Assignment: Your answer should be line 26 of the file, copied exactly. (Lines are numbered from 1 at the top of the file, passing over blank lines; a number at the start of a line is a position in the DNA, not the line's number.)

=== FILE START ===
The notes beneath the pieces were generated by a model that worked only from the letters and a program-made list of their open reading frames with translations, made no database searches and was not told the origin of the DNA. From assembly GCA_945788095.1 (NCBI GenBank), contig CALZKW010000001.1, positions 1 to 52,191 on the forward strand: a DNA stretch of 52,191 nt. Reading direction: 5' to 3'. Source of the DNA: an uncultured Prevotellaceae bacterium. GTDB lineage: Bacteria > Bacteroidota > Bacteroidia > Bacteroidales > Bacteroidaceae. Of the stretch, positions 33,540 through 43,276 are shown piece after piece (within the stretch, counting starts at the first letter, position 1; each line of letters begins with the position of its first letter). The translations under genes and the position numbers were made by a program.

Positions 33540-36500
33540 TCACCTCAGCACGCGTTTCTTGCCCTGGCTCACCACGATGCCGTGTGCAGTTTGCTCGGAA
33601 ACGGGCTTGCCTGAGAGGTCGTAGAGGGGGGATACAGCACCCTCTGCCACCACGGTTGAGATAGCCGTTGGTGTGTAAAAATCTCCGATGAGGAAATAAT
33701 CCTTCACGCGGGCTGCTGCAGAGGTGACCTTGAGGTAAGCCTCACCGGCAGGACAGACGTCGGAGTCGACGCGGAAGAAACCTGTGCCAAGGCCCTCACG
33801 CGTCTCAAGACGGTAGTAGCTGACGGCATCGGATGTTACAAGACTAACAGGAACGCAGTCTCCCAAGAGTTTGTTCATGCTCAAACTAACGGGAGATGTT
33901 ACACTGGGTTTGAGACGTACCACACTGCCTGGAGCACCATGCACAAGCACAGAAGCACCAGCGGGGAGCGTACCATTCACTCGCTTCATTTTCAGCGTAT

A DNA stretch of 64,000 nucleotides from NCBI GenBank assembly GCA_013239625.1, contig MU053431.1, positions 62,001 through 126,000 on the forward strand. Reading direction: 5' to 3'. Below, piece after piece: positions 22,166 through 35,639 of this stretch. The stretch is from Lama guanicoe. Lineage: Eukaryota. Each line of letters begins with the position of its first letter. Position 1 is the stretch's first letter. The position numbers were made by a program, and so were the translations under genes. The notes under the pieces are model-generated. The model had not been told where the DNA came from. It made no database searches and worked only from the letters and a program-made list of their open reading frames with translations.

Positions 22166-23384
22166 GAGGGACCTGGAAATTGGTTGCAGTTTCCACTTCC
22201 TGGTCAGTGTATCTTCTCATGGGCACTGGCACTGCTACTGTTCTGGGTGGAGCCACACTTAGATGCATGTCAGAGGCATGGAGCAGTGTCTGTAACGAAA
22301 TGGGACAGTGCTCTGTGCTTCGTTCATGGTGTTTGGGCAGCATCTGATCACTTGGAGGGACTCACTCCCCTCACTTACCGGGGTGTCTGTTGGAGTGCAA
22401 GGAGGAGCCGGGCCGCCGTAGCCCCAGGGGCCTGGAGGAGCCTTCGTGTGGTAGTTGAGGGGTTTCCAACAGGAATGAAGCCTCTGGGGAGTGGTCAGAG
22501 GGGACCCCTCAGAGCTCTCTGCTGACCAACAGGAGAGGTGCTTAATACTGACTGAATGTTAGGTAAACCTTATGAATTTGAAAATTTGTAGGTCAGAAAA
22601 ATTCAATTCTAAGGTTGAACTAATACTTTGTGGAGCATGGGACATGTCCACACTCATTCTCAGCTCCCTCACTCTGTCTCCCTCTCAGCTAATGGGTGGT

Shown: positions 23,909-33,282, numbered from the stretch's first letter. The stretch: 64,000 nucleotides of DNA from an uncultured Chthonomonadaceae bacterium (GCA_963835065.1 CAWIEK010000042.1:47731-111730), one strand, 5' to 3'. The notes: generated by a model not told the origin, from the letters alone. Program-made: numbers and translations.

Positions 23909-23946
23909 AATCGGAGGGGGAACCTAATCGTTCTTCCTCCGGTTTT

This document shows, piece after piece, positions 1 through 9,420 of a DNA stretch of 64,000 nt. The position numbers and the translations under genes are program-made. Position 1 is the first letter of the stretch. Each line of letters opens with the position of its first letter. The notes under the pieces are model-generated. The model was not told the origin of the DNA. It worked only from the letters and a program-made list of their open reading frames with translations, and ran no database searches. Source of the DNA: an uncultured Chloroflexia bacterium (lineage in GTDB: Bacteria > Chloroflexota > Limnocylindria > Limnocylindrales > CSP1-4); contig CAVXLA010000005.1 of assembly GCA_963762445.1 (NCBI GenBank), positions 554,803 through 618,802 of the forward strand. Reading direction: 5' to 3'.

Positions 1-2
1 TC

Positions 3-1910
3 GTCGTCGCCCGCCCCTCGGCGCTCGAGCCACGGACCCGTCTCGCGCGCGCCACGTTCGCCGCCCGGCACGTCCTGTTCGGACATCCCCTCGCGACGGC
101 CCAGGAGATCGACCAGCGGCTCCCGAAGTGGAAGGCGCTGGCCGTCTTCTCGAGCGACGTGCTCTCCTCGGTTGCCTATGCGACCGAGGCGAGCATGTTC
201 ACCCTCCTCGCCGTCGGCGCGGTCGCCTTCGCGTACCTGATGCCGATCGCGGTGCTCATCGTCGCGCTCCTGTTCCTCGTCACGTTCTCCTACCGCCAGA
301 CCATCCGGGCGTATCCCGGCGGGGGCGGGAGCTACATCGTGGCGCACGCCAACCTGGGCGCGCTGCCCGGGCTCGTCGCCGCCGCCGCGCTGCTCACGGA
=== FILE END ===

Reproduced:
301 CCATCCGGGCGTATCCCGGCGGGGGCGGGAGCTACATCGTGGCGCACGCCAACCTGGGCGCGCTGCCCGGGCTCGTCGCCGCCGCCGCGCTGCTCACGGA